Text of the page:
- Walmart is closing down Walmart Express, which has served small, distinct communities.
- Amazon is struggling to maintain its top-line growth by penetrating new non-core businesses.
- Expanding the Amazon Fresh service to replace the Walmart Express stores is a low hanging fruit for Amazon.
Last month, giant retailer Walmart (NYSE:WMT) announced its plans to close 154 stores in the U.S. as part of a broad plan to re-evaluate the stores' profitability worldwide in each format, taking into account local competition and the stores' locations and distance from other Walmart stores. This move attracted a lot of criticism since most of the stores to be closed are small Walmart Express stores in distant locations where Walmart might be the only retailer in town. This move supports Walmart's strategy to close the small Walmart Express stores and focus on big-sized supercenters, neighborhood market stores, and its e-commerce business.
In its previous earnings release in November 2015, Walmart reported mixed results that slightly missed on revenues and delivered a beat on EPS. However, the YoY e-commerce sales growth and reaffirming guidance drove the market to believe that the continuous drop in Walmart stock price that started in November 2014 might hit a bottom. Since November 2015, Walmart stock price has outperformed the S&P 500 and NASDAQ, as shown in the chart below, and the recent strategic move fueled another rally in stock price.
At the same time, the giant online retailer Amazon (NASDAQ:AMZN) issued disappointing Q4 2015 results that triggered a sharp double-digit decline in Amazon stock. The disappointment was not over the growth in AWS or its emerging transportation business but related to the core e-commerce business, and that was a severe blow to the company.
Since its inception, Amazon has been focused primarily on growing its top-line revenues by strengthening its core e-commerce business and penetrating new markets that could support the growth. While Amazon is experimenting with hardware products, penetrating the freight transportation market and even opening new brick-and-mortar bookstores, the company could fill the void created in many small towns by the closings of Walmart Express and leverage some of its existing services to increase its sales.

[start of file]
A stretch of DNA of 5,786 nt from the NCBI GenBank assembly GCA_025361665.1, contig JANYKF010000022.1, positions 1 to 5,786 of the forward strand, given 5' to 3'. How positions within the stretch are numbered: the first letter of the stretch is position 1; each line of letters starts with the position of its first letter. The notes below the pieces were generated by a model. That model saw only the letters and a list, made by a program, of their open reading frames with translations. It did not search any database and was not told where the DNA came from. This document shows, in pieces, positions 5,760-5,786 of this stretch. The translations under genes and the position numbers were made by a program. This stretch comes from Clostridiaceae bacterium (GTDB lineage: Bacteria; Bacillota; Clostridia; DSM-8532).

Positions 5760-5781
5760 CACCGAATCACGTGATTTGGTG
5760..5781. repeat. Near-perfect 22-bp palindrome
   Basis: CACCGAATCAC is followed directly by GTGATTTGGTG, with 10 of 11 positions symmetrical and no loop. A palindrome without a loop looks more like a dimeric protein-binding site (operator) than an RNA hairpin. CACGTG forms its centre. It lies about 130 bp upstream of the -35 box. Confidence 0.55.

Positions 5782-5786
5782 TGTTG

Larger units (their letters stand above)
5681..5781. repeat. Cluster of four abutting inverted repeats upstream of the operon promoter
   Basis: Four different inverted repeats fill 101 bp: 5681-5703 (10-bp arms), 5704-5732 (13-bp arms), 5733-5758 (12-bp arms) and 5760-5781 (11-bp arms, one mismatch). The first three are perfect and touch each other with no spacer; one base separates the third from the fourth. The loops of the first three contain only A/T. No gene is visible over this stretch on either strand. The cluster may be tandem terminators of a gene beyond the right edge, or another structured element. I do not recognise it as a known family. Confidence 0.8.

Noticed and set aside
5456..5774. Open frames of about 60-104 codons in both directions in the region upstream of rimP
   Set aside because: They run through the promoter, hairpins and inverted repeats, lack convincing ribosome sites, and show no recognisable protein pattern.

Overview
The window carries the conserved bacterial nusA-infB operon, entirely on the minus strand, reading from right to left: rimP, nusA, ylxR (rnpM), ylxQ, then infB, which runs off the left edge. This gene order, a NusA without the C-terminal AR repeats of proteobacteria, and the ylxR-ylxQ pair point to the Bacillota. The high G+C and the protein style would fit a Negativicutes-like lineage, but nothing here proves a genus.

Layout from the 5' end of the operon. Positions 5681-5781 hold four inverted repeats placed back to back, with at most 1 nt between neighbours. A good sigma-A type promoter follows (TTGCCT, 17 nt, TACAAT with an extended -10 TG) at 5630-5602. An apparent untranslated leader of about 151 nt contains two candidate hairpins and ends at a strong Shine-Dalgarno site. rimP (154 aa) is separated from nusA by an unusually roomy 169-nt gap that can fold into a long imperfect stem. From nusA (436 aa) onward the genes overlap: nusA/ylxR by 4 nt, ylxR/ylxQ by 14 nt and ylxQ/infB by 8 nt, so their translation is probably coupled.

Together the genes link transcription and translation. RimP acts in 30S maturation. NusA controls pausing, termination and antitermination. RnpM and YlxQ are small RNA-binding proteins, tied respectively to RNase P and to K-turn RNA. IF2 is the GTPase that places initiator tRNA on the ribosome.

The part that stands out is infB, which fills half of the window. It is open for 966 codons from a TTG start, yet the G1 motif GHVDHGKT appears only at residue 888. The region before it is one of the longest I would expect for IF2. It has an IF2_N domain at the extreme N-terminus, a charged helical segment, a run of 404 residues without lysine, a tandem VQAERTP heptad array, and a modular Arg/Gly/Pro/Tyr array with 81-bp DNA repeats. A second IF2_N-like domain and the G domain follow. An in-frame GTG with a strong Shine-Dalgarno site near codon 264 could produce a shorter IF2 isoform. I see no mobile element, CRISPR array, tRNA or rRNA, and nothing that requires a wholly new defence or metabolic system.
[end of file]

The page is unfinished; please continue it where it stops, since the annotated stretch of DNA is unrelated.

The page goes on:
Amazon has some services that, once put together, could serve as a comprehensive replacement to the Walmart Express stores. The two leading services that Amazon should expand to support this move is Amazon Prime and Amazon Fresh—this will enable Amazon to offer fresh grocery orders in more locations than what is currently supported. This initiative will support some of the local businesses and allow Amazon to expand the business successfully to communities with real demand for such services. Amazon Fresh could offer a very wide variety of products that could provide the same experience that consumers had with physical Walmart stores.
On top of groceries, Amazon could offer baby and kids goods via diapers.com, afterschool.com and Look.com, pet goods via Wag.com, shoes and clothing via Zappos and EastDane and so on. Of course, sending these goods via Amazon Prime to all these distinct locations might not be very economical for Amazon, so the online giant should copy the Amazon Fresh model into fashion and other items to deliver a fully comprehensive solution for consumers while supporting local businesses. This non-food version of fresh could offer unique discounts to other Amazon sites for customers order through Amazon Fresh food/non-food.
This low-investment initiative could turn the Walmart Express closure to a real business opportunity for Amazon that could strengthen its positioning with local merchants and consumers. Moreover, Amazon could use this initiative to push other initiatives into these communities like Amazon Payments and Amazon Register. This type of low-hanging fruit could help drive Amazon’s core business growth up and support adjacent businesses.